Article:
Canley – Coventry

ON 3rd November a new hall was opened in a housing estate at Canley, near Coventry, when about 200 friends from neighbouring assemblies enjoyed apt messages from J. W. Laing and H. Bell. The next day 49 members of the newly-formed assembly met to remember the Lord, and in the evening nearly 100 folk, including many unconverted, attended the gospel-meeting.
The establishment of this assembly in such a commodious home was the culmination of six years of work in a rented room in the local school.
The work commenced in the winter of 1949/50 when young people of the Church Street Assembly in Coventry, who had been in the habit of cycling out to the Warwickshire villages for open-air witness, became exercised about the new housing estate at Canley. Regular open-air meetings were commenced on a vacant site between two dwelling-huts of a hostel, and the response was so encour¬aging that a Sunday School was started. Parents and children welcomed the idea and the attendance grew from 93 on the first Sunday to 150 on the next Sunday, and to 250 the following week.
The need for an experienced leader prompted earnest prayer, and it was a great encouragement when a Sunday School worker of long experience came to reside in the district just before the school was opened. A gospel-meeting was commenced shortly afterwards, followed by a week-night gathering and a meeting for women.
The Lord’s evident blessing on the venture suggested the desirability of a permanent hall and, here again, there was a striking example of the Lord’s overruling. Although there was no sense of urgency a brother was appointed to investigate the possibilities, and one afternoon he felt prompted to visit the City Architect’s office to make inquiries. The official concerned was engaged with a caller but, when the latter left, this brother was called in, only to be told in answer to his inquiry that there was no land available for a Gospel Hall. Our brother’s obvious disappointment prompted the official to offer a plot on the fringe of the estate by a railway line, but this site was declined as quite unsuitable. Emboldened by this more favourable turn of events, our brother ventured to say, “ We really want a small piece of land in Charter Avenue near Mitchell Avenue.” The mention of this place stimulated the architect’s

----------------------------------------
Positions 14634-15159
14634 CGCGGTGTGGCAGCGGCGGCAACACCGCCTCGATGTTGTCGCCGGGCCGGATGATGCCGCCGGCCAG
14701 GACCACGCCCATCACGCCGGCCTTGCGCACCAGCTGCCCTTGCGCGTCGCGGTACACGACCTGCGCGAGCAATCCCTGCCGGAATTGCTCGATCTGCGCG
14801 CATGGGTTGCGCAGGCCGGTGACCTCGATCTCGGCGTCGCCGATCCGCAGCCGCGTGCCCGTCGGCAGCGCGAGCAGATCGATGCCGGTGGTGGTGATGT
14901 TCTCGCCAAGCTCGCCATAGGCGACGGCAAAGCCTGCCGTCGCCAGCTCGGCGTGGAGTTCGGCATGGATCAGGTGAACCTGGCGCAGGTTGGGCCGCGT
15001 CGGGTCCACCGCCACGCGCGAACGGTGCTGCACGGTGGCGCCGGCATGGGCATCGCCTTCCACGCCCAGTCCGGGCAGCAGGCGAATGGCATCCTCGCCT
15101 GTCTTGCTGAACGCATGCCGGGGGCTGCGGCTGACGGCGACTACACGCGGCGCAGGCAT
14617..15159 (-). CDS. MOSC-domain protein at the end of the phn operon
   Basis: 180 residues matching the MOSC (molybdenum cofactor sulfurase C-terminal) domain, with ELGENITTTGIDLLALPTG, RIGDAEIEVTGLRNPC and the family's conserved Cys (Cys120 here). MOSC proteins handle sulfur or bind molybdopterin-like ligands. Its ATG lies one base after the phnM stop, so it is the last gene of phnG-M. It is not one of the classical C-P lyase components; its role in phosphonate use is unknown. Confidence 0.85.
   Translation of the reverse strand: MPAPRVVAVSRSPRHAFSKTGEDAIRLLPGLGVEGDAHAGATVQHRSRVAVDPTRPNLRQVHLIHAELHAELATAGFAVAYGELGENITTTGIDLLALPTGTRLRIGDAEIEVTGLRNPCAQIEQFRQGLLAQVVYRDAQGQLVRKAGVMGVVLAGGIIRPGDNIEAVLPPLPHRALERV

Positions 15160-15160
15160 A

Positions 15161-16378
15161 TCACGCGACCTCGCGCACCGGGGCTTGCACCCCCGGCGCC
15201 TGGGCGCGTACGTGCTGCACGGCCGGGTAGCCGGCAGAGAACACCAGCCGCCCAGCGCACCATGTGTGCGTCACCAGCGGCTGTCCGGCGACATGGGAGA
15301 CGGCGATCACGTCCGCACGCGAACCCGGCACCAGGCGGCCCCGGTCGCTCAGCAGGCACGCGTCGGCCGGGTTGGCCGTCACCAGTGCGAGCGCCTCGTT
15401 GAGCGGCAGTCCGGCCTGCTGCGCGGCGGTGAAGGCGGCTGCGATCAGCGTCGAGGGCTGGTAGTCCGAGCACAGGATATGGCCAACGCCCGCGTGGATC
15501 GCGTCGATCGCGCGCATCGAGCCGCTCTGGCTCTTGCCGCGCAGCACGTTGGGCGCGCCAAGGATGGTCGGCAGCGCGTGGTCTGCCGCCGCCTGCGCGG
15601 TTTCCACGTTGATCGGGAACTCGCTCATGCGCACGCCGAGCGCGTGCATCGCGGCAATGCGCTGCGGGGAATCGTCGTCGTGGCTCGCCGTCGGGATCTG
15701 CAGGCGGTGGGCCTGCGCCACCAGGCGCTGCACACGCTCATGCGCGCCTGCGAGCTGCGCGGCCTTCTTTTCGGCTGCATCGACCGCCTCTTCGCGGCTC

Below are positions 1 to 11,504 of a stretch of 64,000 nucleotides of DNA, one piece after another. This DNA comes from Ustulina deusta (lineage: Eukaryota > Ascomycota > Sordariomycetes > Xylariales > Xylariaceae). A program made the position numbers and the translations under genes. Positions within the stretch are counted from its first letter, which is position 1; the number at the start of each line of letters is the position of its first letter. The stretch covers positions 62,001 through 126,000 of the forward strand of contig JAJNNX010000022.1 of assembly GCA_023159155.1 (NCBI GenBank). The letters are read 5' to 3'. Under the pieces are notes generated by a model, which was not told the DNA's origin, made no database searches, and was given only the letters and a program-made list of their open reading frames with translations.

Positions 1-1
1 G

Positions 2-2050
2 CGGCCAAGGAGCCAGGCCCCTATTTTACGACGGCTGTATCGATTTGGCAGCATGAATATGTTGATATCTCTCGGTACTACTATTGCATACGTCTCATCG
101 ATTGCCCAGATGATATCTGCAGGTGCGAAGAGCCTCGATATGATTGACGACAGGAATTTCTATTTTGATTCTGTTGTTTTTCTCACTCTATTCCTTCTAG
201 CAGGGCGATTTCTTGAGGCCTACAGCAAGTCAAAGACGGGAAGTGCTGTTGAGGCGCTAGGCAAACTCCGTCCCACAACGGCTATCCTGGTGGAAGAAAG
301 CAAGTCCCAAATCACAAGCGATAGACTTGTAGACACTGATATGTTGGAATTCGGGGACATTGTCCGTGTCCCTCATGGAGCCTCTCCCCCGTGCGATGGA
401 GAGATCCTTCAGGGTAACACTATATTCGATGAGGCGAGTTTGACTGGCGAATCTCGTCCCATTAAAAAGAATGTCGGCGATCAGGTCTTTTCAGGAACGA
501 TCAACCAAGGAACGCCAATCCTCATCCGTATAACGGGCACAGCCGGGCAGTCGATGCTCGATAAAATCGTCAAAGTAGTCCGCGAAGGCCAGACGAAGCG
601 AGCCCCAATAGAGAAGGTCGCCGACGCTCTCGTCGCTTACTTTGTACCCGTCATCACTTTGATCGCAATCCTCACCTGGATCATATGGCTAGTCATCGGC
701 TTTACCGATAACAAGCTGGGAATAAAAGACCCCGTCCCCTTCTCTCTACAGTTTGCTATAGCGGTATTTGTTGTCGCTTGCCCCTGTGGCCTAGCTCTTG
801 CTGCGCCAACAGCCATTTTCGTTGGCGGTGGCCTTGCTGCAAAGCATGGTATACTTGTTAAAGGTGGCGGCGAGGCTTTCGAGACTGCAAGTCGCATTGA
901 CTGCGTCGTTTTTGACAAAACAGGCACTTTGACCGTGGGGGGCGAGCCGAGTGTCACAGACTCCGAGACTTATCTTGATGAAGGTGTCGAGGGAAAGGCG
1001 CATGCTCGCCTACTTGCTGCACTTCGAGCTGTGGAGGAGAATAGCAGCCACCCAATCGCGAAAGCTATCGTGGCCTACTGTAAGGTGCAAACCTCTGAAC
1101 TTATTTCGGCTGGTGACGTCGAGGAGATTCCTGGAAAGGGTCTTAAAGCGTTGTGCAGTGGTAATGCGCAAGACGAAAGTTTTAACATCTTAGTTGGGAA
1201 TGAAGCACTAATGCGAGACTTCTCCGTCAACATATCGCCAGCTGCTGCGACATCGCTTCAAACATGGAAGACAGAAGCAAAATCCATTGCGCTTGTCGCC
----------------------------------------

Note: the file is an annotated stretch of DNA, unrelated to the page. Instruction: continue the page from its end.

interest and he exclaimed “ How remarkable, all that land had been taken up months ago but, just before you came in, the brewer’s representative called to give up a small part of the land.” Pointing to a spot on the map he added, “ This is it.” It was ideal for size and situation, fronting the main road, on the bus route – in fact on the exact spot on which the open-air meetings had been held.
The only disadvantage was that the land was leasehold but, seeing the Lord had so evidently guided, the assembly decided to go ahead with the purchase.
At this time, unknown to the brethren, the Bishop of Coventry told the Council that as he could not “ consecrate “ leasehold land it would be necessary for the plot allocated to the Anglican Church to be freehold.
Understanding his position the Council not only granted him the freehold on very favourable terms but also decided that, in fairness, the same terms would be offered to the assembly !
After special prayer-meetings the offering on the next Lord’s Day was devoted to the Building Fund and amounted to the splendid figure of £771 5s. Od. The fund steadily increased and, in January, 1956, a contract for the hall was signed.
A Christian architect gave his valuable services free, and so the work went on.
The workers were disappointed when they learned that R. E. Pettifer would not be free to conduct a gospel campaign upon which they hoped to embark with the opening of the new hall, but here again the Lord overruled. As it turned out the period they intended to arrange would have proved too early, because of delay in getting the hall ready. They then learned that a cancellation of an engagement left Mr. Pettifer free for the fortnight commencing November 11th, which suited admirably.
The campaign met with a most encouraging response and when we received news a day or two before the fort¬night ended, about 20 had already made a profession of faith in Christ.

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